The non-profit Urban Land institute just published its Housing in America: The Next Decade report, and its predictions for the impact on U.S. residents of the current housing crisis, as well as its expectations for the industry, are not promising.

Reporting that virtually all funds supplied to the U.S. residential market nowadays are a direct result of action by the federal government, with Fannie Mae, Freddie Mac and FHA backing nine out of 10 mortgages, the ULI report makes a dire statement: “What was once considered the world’s most efficient housing finance system, attracting trilliions of dollars of investment from around the world, is now shunned by all, both here and abroad.”

Predictions include another 10 percent fall in national housing prices for the first half of 2010, with stabilization either in the second half of 2010 or early 2011. This is the best news possible, however, according to the Institute report, as this assumes that job losses end in the next few months and unemployment starts to decline in 2010. By the end of the year 40 percent of all U.S. homes with mortgages are expected to be underwater – that is, with balances left on their principals that are more than the current value of the homes. Investors will not return to the housing market until Fannie Mae and Freddie Mac are reformed or replaced, the researchers determined.

Urban Land Institute identified four demographics that would seriously affect the housing market in the next decade: older baby boomers (55-64) who would become seniors in record numbers; younger baby boomers (46-54), many of whom won’t be able to take new jobs because they can’t sell their current homes in the suburbs; Generation Y which will end up renting for longer than past generations have had to; and immigrants and their children, who may not be able to make their desired moves to the suburbs because it’s too costly to do so.

“The age of suburbanizatioin and growing homeownership is over,” wrote the Urban Land Institute. “The outer suburbs will have the least expensive housing but the cost in time and money of long commutes will eliminate any savings. Many who live there will do so not by choice but by necessity.”

Mortgage rates are likley to remain at their current 50-year lows throughout 2010, predicted the ULI researchers.

As did mortgage analyst Howard Glaser on Trulia’s Real Estate State of the Union call, ULI said that the federal government’s HAMP (Home Affordable Modification Program) is not working as planned. While responsible for stabilization of the home default rate, HAMP has produced few mortgages that are permanently modified. A total of 759,000 borrowers signed up with HAMP for trial modifications but only 5 percent of those eligible actually followed through with permanent modifications. While they didn’t report the default rate of these permanent modifications, ULI noted that prior modification programs had seen at least half of them default within a year.

The two indicators of mortgage default, said ULI, were unemployment and an underwater home status. While not all homeowners whose homes are underwater walk away from them, ULI pointed out that if only one in five do so, mortgage defaults in 2010 would be twice what they were in 2009.  An underwater status doesn’t just affect home ownership, either. It hampers an unemployed homeowner’s ability to sell her or his home to move for a new job. It can also trap retirees in the suburbs, where they’re unable to relocate to sunnier climates, areas more accessible to necessities via public transportation or to smaller (more affordable and easier-to-care for) homes.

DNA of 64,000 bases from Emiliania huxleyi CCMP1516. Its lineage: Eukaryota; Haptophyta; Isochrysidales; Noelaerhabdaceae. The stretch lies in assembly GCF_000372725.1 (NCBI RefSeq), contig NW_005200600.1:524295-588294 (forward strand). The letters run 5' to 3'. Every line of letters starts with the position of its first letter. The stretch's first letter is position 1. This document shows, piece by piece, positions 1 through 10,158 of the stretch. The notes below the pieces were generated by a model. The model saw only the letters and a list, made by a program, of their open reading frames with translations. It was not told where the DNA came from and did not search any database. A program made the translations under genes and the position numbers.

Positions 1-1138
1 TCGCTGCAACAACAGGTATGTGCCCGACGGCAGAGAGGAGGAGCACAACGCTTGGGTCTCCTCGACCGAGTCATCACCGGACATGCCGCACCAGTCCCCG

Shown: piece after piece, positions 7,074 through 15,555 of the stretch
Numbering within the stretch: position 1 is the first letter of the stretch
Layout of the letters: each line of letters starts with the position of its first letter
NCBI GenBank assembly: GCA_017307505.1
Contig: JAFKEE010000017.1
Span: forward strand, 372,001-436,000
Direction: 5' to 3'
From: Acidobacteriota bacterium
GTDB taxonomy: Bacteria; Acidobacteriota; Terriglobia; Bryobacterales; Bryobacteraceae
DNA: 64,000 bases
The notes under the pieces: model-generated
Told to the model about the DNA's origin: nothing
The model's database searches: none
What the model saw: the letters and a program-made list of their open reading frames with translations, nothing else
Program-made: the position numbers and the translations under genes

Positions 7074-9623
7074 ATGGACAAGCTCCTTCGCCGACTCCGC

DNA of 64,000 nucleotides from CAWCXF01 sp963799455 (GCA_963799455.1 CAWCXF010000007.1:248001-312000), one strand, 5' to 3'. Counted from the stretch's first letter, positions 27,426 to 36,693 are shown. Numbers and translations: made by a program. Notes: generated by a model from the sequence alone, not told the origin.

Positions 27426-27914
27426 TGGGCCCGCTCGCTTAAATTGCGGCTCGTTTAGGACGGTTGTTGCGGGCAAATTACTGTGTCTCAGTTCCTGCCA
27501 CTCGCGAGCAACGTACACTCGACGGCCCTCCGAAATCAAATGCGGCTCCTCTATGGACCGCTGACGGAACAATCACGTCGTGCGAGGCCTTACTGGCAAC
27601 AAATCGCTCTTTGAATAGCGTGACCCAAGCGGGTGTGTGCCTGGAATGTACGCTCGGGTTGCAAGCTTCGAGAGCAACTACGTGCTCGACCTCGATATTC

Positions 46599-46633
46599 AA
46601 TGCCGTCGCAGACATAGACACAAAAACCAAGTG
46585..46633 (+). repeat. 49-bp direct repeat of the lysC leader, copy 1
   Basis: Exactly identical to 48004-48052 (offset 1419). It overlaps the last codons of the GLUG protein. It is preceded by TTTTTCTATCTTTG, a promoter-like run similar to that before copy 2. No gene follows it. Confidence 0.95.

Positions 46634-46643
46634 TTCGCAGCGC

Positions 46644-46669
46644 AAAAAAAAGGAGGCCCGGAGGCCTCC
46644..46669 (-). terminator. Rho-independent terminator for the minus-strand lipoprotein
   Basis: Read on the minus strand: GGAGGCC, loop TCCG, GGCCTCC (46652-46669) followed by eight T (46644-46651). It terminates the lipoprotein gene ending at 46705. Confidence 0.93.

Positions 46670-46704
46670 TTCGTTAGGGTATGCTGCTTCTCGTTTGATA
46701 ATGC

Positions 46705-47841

The future of rental housing was reported as well. At the end of 2009 U.S. rental vacancy was at 8 percent, the highest rental rate in 29 years. Rents fell 3 percent. These two trends are expected to continue through 2010 and early 2011, especially with the opening of units whose construction began in 2007 and 2008. The rental industry will recover between 2010 and 2014, said ULI, partly because unemployment will be back down to 6 or 7 percent. The problem will be availability due to current drops in construction, which will drive rents up by as much as 6 percent. Growing urbanization, Generation Y’s deferral of home ownership and the decline in the rate of homeownership will favor the rental market in spite of rent increases, however.

ULI’s conclusion; Six million households at least will have lost their homes to foreclosure by the end of 2010, with more in 2011. This will represent 15 percent of all mortgages. Up to 15 million people, including children, will be adversely affected by this. Credit will be impaired, housing options for these families will be limited. Children will be disillusioned about the American Dream. As a result of fewer local homeowners state and local tax revenues will drop at the same time that local residents will be more dependent on public assistance.

“The impacts of this crisis will extend well into the future,” concluded the ULI.

Read the complete report here (PDF).